There are plenty of activities that give us a poor return on happiness, and they are relatively easy to identify. Surveys of people watching television, for example, show that very few respondents say they are happy after watching two or more hours of TV. Typically, they become mildly depressed.

What things do you regularly engage in that have a poor happiness reward? What do you do out of a sense of duty? If there’s little pleasure in the duty, how much good are you doing? When you are happy, your happiness overflows into the lives of those around you. Time spent being miserable benefits nobody.

Another secret to living out the 80/20 Principle in your life is to make a “NOT-to-Do”list. Reflect on what really matters to you and creates value in your life, and simply stop doing anything that isn’t valuable or doesn’t make you happy.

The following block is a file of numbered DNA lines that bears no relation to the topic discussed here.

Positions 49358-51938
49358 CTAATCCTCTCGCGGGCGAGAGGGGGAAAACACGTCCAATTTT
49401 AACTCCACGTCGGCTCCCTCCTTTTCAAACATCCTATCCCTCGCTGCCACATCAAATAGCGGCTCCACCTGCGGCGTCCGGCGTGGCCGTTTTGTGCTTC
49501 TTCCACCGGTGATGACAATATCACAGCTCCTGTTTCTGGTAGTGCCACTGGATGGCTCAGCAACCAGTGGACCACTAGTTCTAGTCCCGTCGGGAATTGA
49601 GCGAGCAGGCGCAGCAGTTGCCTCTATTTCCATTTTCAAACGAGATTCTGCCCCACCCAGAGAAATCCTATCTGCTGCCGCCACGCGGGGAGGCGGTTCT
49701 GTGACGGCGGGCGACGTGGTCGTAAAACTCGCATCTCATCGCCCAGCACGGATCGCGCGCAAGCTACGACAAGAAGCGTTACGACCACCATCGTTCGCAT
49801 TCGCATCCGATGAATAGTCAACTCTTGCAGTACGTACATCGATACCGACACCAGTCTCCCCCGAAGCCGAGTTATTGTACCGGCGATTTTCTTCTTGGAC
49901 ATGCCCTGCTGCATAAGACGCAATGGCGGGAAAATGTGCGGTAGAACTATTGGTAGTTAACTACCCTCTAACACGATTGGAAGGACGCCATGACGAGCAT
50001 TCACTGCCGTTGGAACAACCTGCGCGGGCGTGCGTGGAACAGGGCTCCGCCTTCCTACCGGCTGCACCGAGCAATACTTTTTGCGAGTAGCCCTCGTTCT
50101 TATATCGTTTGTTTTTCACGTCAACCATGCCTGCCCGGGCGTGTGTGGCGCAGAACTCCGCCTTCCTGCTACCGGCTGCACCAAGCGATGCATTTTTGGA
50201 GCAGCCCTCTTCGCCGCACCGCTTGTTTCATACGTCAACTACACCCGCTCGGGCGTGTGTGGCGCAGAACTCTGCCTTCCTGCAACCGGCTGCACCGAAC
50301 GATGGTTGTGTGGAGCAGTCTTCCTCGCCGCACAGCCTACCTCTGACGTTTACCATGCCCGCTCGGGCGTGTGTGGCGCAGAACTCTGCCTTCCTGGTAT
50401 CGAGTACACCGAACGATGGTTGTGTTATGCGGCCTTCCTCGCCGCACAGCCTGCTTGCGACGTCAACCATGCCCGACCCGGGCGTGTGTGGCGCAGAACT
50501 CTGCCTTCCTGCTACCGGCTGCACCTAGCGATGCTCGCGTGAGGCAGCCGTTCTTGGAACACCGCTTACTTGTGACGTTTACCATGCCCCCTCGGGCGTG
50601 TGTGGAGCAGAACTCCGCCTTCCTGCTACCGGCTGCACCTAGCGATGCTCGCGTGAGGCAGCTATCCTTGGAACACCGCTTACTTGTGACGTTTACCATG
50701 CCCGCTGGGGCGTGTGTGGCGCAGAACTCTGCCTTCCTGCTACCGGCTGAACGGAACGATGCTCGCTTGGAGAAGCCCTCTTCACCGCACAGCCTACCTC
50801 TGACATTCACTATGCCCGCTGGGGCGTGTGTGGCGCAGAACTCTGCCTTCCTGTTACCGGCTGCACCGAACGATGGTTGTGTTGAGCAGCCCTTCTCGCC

You should also strive to be eccentric with your time. Slow down. Allow an hour each day for exercise that you enjoy. Be less “available” by not always keeping your cell phone on. Email and cell phones have made useless communication far too easy. Use them as tools rather than leashes. As long as it won’t get you fired, stop going to meetings or events that do not leverage your talents. Reclaim all your trivial uses of time so you have more time for yourself, the people you care about, and the activities that are part of the vital few.

An essential habit of truly successful people is that they live in the present. If you stop and think about it, what could be more useless than worrying, especially about the past? If you spent even a fraction of that time acting in the present, you will find you get far better return on your “investment.” Watch out for the times that you find yourself brooding about the past or worrying about the future. Confine yourself to the present moment and think about how you can enjoy and benefit from it.

Perhaps most importantly of all, it is critical that you take the time to reflect on, nurture, and enjoy the significant relationships in your life. We make sense of life through our relationships.